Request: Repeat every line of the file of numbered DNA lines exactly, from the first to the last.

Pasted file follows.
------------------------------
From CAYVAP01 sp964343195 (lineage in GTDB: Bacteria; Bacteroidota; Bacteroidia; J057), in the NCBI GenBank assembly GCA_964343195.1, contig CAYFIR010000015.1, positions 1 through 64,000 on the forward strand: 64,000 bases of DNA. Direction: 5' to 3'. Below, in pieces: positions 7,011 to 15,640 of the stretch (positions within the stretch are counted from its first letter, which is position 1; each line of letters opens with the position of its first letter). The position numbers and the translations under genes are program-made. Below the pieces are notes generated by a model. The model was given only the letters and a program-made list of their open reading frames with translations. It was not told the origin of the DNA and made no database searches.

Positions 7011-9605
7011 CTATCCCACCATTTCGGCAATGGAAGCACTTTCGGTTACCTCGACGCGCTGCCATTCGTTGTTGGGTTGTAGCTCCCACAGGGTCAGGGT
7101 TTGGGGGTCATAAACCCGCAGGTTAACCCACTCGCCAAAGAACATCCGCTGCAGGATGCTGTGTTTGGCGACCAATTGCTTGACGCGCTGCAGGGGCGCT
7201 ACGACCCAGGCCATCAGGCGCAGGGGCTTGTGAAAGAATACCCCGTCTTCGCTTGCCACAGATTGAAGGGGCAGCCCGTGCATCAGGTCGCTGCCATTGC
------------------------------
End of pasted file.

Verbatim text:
From CAYVAP01 sp964343195 (lineage in GTDB: Bacteria; Bacteroidota; Bacteroidia; J057), in the NCBI GenBank assembly GCA_964343195.1, contig CAYFIR010000015.1, positions 1 through 64,000 on the forward strand: 64,000 bases of DNA. Direction: 5' to 3'. Below, in pieces: positions 7,011 to 15,640 of the stretch (positions within the stretch are counted from its first letter, which is position 1; each line of letters opens with the position of its first letter). The position numbers and the translations under genes are program-made. Below the pieces are notes generated by a model. The model was given only the letters and a program-made list of their open reading frames with translations. It was not told the origin of the DNA and made no database searches.

Positions 7011-9605
7011 CTATCCCACCATTTCGGCAATGGAAGCACTTTCGGTTACCTCGACGCGCTGCCATTCGTTGTTGGGTTGTAGCTCCCACAGGGTCAGGGT
7101 TTGGGGGTCATAAACCCGCAGGTTAACCCACTCGCCAAAGAACATCCGCTGCAGGATGCTGTGTTTGGCGACCAATTGCTTGACGCGCTGCAGGGGCGCT
7201 ACGACCCAGGCCATCAGGCGCAGGGGCTTGTGAAAGAATACCCCGTCTTCGCTTGCCACAGATTGAAGGGGCAGCCCGTGCATCAGGTCGCTGCCATTGC